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Racial Justice

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NEWS
June 24, 1994
House and Senate conferees are trying to reconcile differences between their two versions of the omnibus crime bill. One sticking point is the House amendment often called the Racial Justice Act. This legislation, no whisper of which is in the Senate crime bill, allows those condemned to death to offer statistics as evidence of racial discrimination in the sentencing jurisdiction. Some studies in the past have shown that capital punishment is more often resorted to in cases where the killer is black and the victim is white than in all other cases.
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NEWS
August 26, 2013
They came and they came and they came. Streaming down 17th Street toward the Lincoln Memorial, about 100,000 of us, black, brown and light-skinned, some speaking languages other than English, they came together to commemorate the 50th anniversary of the Rev. Martin Luther King Jr.'s March on Washington. The young, holding onto the hands of the wise, were there in force, the future learning from the past ("Obama in gray area as he commemorates march," Aug. 26). Many of us were outraged and our signs witnessed those grievances - justice, merciful immigration laws, more jobs, better wages, fair development, peace in our cities, better schools for our kids, treatment and rehabilitation for prisoners.
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NEWS
By ROGER SIMON | July 13, 1994
WASHINGTON -- If may be true that there are lies, damned lies and statistics, but never have statistics been more important than they are today.217-212.The Senate, with only one black member, not only left the RJA out of its crime bill, but voted 58-41 in a nonbinding resolution to oppose the RJA.(The politics of capital punishment were evident in how California's two Democratic senators split on the issue: Dianne Feinstein, up for re-election this year, voted against the RJA and Barbara Boxer, not facing re-election until 1998, voted for it.)
NEWS
June 18, 2013
In the 1960s, I was young, and it was an exciting time to be Catholic. We fought for freedom and justice. Parishes formed social justice committees, priests were arrested at civil rights demonstrations. The archbishop published a document on racial justice. Now I am old, and the eternal church seems to have aged with me. Instead of calling for change, we mobilize for the status quo. Aside from the usual fundraising letters, Archbishop William E. Lori has communicated about gay marriage and the storm water tax. Now we rally in support of an employer's right to offer limited medical insurance ("Religious freedom under threat at home," June 16)
NEWS
October 11, 2009
Seven women were honored this month for their contributions to racial justice, equal opportunity and community service during the 14th annual Fannie Lou Hamer Awards Reception at St. John's College. This year's honorees are U.S. Sen. Barbara A. Mikulski; Vanessa Bass, senior manager of recruitment and staffing for Anne Arundel public schools and vice president of the Anne Arundel County Alliance of Black Educators; Jan Chapman, founder, owner and CEO of an investment advisory firm; Victoria Bruce, an author and filmmaker with a background in science whose second book, "Hostage Nation," will be published next year; Karin Hayes, a writer, director and producer who co-wrote "Hostage Nation" with Bruce; Caldonia Johnson, a volunteer who works with the Anne Arundel County Red Cross, Lincoln Heights Community Association and Foster Grandparent program; and Alice Wright, a registered nurse who retired in 1997 after a 43-year career.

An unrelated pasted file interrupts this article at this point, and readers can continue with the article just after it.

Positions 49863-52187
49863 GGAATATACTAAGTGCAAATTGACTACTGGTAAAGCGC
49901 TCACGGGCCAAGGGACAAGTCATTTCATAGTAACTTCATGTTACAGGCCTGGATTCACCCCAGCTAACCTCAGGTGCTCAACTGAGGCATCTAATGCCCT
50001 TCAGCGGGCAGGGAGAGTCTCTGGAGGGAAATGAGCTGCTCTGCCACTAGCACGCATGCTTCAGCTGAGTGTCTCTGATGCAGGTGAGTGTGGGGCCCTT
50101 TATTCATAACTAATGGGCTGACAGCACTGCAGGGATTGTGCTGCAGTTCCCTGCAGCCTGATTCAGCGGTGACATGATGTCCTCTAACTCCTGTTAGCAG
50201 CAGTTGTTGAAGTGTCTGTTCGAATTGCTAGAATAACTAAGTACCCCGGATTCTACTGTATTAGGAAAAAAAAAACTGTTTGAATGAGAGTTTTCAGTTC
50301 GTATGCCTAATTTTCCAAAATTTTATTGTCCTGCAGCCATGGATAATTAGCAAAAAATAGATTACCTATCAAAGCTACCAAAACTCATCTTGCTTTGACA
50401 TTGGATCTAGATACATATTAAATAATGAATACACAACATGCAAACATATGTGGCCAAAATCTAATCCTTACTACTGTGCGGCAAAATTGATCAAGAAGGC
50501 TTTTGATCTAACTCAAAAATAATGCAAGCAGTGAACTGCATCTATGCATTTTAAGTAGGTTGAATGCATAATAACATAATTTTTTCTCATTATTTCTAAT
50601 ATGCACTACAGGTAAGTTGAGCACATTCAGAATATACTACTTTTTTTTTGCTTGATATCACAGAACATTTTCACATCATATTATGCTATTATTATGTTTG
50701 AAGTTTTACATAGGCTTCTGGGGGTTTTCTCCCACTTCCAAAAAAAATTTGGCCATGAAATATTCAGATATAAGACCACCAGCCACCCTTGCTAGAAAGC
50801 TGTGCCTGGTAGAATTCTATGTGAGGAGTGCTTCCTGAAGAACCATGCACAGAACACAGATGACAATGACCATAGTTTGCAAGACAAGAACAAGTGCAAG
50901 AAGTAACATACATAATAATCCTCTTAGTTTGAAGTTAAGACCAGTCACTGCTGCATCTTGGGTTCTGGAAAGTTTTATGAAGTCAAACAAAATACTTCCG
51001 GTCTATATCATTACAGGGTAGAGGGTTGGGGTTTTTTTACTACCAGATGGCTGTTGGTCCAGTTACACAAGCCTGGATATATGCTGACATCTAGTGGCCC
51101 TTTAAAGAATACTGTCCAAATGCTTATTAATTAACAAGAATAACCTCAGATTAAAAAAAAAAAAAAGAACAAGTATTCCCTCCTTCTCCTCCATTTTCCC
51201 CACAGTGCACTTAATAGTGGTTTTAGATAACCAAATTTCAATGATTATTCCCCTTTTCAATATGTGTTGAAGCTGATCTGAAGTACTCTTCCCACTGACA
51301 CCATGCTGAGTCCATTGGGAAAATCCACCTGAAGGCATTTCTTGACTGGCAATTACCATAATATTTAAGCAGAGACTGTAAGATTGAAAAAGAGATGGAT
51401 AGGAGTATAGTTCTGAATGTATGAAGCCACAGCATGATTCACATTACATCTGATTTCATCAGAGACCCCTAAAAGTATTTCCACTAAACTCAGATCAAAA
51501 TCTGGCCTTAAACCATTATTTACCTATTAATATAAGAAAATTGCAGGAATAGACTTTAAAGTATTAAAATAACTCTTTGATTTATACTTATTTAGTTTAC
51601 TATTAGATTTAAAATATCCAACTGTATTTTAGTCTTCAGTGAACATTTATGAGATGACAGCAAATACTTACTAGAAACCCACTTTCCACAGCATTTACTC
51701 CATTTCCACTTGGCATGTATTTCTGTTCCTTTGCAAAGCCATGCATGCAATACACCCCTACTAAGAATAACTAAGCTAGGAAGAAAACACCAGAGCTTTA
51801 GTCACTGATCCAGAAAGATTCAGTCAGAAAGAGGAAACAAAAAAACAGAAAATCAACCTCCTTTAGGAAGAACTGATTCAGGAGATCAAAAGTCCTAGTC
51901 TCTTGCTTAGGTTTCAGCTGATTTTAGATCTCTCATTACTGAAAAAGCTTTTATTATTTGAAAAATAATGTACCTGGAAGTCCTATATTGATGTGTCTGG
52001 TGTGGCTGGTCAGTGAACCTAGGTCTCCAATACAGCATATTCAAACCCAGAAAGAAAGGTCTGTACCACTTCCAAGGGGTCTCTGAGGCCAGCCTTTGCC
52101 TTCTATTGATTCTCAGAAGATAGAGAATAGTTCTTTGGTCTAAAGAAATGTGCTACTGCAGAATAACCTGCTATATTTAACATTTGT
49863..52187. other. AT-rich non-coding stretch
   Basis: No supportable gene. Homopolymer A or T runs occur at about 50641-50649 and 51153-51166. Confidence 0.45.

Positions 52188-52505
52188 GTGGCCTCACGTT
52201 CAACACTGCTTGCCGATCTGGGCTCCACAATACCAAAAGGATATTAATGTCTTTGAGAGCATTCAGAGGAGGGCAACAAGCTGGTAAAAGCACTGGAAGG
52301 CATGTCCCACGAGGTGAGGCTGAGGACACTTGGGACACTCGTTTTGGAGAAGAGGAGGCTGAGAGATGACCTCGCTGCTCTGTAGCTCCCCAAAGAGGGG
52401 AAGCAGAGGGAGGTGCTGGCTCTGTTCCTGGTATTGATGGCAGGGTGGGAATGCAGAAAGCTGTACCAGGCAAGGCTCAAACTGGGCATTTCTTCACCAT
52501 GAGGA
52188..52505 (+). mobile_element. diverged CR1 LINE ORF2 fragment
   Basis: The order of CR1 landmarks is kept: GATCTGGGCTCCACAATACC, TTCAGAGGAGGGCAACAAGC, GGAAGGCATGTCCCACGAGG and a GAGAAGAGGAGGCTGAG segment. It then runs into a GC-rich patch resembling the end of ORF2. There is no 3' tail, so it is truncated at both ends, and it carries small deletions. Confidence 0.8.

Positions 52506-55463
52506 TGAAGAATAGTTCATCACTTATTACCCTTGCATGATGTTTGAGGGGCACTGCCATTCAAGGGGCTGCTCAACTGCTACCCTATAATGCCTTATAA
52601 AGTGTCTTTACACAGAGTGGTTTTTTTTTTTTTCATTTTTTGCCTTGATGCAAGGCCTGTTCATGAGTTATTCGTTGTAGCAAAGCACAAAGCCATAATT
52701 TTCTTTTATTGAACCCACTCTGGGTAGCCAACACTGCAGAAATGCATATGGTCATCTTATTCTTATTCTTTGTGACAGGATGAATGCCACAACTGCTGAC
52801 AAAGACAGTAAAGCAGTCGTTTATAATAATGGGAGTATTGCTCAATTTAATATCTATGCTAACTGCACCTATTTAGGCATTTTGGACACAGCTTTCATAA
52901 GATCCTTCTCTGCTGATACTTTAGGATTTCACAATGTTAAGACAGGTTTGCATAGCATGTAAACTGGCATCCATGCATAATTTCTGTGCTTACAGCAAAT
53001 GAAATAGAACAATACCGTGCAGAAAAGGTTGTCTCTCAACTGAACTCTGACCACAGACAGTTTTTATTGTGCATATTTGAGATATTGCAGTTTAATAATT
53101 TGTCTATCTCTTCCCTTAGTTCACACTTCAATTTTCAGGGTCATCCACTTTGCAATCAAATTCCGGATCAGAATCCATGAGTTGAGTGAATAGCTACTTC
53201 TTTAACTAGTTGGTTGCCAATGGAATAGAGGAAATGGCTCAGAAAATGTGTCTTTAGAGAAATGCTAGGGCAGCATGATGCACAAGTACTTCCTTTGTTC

NEWS
By ROGER SIMON | July 24, 1994
WASHINGTON -- Death row murderers find few champions among those who get elected for a living.To a politician, sticking up for a killer is a no-win proposition.The Racial Justice Act, however, seemed to be an exception to this rule.The act, part of the House version of the Crime Bill now before Congress, would allow condemned killers to escape death if they could show through statistical analysis that their sentences were the result of racial bias.And many in the House, especially the Congressional Black Caucus, thought this was only just.
NEWS
By The New York Times | November 14, 1990
TO MILLIONS of admirers around the world, the disclosures about Dr. Martin Luther King Jr. and his doctoral dissertation cast a shadow on his memory; a shadow should not, however, be confused with a cloud.Scholarship rests on truth and trust, which is why scholars are right to denounce plagiarism mercilessly; that's why it is so dismaying to learn that King's doctoral thesis contained an extraordinary amount of material borrowed or copied, unattributed, from the work of others.But however just it may be to denounce his scholarship, that should not be confused with his leadership.
NEWS
By Caitlin Francke and Caitlin Francke,SUN STAFF | October 31, 1996
Citing the need for dedication to social and racial justice issues, the political action committee for Howard County's largest African-American network released its endorsements for candidates in the Nov. 5 election yesterday.The committee -- African Americans in Howard County -- is an outgrowth of the African-American Coalition, which represents more than 20 county groups, said Rev. Robert A. F. Turner, the president.In all but the nonpartisan judicial and school board races, the committee endorsed Democrats:For president and vice president, President Clinton and Al Gore.
NEWS
June 18, 2013
In the 1960s, I was young, and it was an exciting time to be Catholic. We fought for freedom and justice. Parishes formed social justice committees, priests were arrested at civil rights demonstrations. The archbishop published a document on racial justice. Now I am old, and the eternal church seems to have aged with me. Instead of calling for change, we mobilize for the status quo. Aside from the usual fundraising letters, Archbishop William E. Lori has communicated about gay marriage and the storm water tax. Now we rally in support of an employer's right to offer limited medical insurance ("Religious freedom under threat at home," June 16)